​​​​Security Concerns and Foreign Policy Debates​​​​​

​​The global security situation will undeniably shape this year’s EU election ​in Germany ​as well, with most parties calling for a more robust European security and defence strategy. The contested debate about the delivery of Taurus cruise missiles and the Chancellor's persistent refusal to do so has dominated Germany’s foreign policy discourse for weeks. The topic has led to internal and cross-party tensions, with the main arguments focusing on a potential escalation of the conflict due to the particularly far range of the missiles and the need to secure the continued support of the US. Instead of the Taurus missiles, Germany has recently agreed to send another Patriot air-defense missile system to Ukraine. It has also launched the Federal Foreign Defence Ministry’s “Immediate Action on Air Defence” initiative, which aims to finance artillery ammunition jointly, with Germany, Denmark and the Netherlands being the main contributors. The German parties’ perspectives on how to balance between strengthening Ukraine’s defence capacities and avoiding a more extensive engagement in the war differ greatly. Members of the Greens, as well as from the FDP, have harshly criticised the Chancellors’ stance on weapon deliveries and warned that hesitation can just as well lead to escalation. The Social Democrats have condemned the smaller coalition partner’s public defiance, which they argue fuels ammunition for opposition parties. ​​​

​​​​​The Impact of Political Scandals on AfD's Prospects​​​​​

Although the AfD is expected to gain more seats compared to 2019, recent investigations into espionage and corruption could potentially influence their election prospects. Leading candidate Maximilian Krah MEP is under pressure as investigators have arrested one of his parliamentary assistants. Jian G. stands accused of a particularly serious case of espionage on behalf of a foreign secret service. The federal prosecutor's office described G. as an "employee of a Chinese secret service”. Despite these accusations, the AfD leadership duo, Alice Weidel and Tino Chrupalla, reaffirmed their support for Krah but indicated their plans to minimise his public presence at upcoming party rallies in the run-up to the European parliamentary election. Campaign posters bearing his face and details of his candidature would also be withheld.  

​​Meanwhile, Petr Bystron, current MP and number two on the AfD list, faces accusations from Czech investigators of having received at least €20,000 from a pro-Russia network. According to Manfred Güllner, head of the opinion research institute Forsa, the scandals surrounding the AfD could lead to setbacks or even a debacle at the European elections. He expects protest voters to withdraw their support for the AfD. ​​​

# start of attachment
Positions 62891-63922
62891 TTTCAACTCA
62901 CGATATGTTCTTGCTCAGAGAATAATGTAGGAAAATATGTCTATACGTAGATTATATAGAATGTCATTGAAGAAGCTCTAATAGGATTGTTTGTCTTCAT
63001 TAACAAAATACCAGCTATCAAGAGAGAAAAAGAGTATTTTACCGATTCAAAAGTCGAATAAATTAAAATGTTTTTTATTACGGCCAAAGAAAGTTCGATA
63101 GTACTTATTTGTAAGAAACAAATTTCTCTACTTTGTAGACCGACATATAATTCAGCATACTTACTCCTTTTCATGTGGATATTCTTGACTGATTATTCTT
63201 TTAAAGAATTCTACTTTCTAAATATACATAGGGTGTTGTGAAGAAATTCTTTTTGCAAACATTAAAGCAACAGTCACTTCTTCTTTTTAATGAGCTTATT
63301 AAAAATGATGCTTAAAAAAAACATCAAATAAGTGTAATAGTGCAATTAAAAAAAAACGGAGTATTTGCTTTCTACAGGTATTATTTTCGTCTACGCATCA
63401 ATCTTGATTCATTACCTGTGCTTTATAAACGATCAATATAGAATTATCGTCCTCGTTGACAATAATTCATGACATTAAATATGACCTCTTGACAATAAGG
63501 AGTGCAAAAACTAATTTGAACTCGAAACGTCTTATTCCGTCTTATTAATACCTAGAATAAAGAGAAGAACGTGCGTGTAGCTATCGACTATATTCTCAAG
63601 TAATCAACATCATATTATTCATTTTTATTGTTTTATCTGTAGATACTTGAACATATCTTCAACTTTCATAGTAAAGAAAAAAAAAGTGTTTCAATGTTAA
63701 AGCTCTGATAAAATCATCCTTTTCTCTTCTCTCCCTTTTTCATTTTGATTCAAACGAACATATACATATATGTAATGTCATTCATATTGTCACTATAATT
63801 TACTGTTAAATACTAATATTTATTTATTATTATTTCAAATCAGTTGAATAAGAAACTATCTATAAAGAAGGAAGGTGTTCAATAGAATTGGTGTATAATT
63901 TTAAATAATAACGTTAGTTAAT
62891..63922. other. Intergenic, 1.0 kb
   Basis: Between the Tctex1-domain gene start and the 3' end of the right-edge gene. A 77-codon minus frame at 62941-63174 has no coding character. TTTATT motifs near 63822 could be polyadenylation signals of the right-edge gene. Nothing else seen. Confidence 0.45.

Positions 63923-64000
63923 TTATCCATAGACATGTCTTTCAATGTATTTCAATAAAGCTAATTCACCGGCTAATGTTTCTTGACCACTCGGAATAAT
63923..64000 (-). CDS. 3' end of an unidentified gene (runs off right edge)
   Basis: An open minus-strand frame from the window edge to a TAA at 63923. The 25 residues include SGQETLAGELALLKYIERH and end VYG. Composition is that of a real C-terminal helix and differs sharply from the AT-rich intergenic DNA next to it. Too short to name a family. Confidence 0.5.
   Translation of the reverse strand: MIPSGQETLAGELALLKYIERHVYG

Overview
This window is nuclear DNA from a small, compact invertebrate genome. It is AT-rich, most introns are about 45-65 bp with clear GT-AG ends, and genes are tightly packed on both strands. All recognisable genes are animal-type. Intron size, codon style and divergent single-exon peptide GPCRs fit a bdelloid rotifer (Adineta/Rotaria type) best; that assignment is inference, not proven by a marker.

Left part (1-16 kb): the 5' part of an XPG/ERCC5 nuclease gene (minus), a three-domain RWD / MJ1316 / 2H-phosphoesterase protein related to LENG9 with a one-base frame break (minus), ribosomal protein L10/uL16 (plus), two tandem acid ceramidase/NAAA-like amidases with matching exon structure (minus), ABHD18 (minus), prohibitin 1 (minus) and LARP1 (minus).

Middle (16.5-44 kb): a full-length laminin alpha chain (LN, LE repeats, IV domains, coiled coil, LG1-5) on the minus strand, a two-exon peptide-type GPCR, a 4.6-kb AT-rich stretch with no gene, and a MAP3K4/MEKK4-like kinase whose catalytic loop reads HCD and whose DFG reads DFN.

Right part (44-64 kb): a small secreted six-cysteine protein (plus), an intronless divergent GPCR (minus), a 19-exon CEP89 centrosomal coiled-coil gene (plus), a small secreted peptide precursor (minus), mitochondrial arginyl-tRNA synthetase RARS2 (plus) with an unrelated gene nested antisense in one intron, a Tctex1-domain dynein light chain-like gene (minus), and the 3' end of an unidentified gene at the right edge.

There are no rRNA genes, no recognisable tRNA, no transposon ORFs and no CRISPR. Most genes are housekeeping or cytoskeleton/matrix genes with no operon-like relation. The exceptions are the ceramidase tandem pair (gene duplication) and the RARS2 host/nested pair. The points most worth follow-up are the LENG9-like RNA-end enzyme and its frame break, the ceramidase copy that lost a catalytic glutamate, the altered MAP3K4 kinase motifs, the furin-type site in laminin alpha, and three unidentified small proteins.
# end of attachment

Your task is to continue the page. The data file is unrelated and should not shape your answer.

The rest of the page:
​​​​Emergence of New Political Forces​​​​​

Another recent development in the German political landscape is the emergence of small but significant fringe parties. The Bündnis Sahra Wagenknecht (BSW) had split from Germany’s left party, Die Linke, only in November over ideological differences and is already expected to gain more seats in Brussels than Die Linke. The BSW could, therefore, reshape the European parliamentary groupings, with their lead candidate, Fabio De Masi, confirming the split-away party would garner sufficient support to create and lead a new group in the European Parliament following the elections. Another party that made headlines in recent months is the newly founded Democratic Alliance for Diversity and Awakening (DAVA), which prioritises fighting islamophobia and strengthening "traditional values" as the party seeks to appeal to Muslim migrants in Germany. However, political observers accused DAVA of being no more than a mouthpiece of Turkish President Recep Tayyip Erdogan.

​​​Voter Attitudes Towards Political Stability and Change​​

​​As Germany is battling economic decline and facing heated public debates over immigration and defence, all whilst tackling the green transition in an increasingly challenging geopolitical climate, German voters may wish to seek political and economic stability with more conservative-leaning parties in the upcoming EU elections. Indeed, with the competitiveness of Europe’s strongest economy in dire straits, political voices on the far right and left of the political spectrum are expected to decide the elections for themselves in their attempt to offer a European alternative to the sense of dissatisfaction at the political status quo in Berlin. ​​​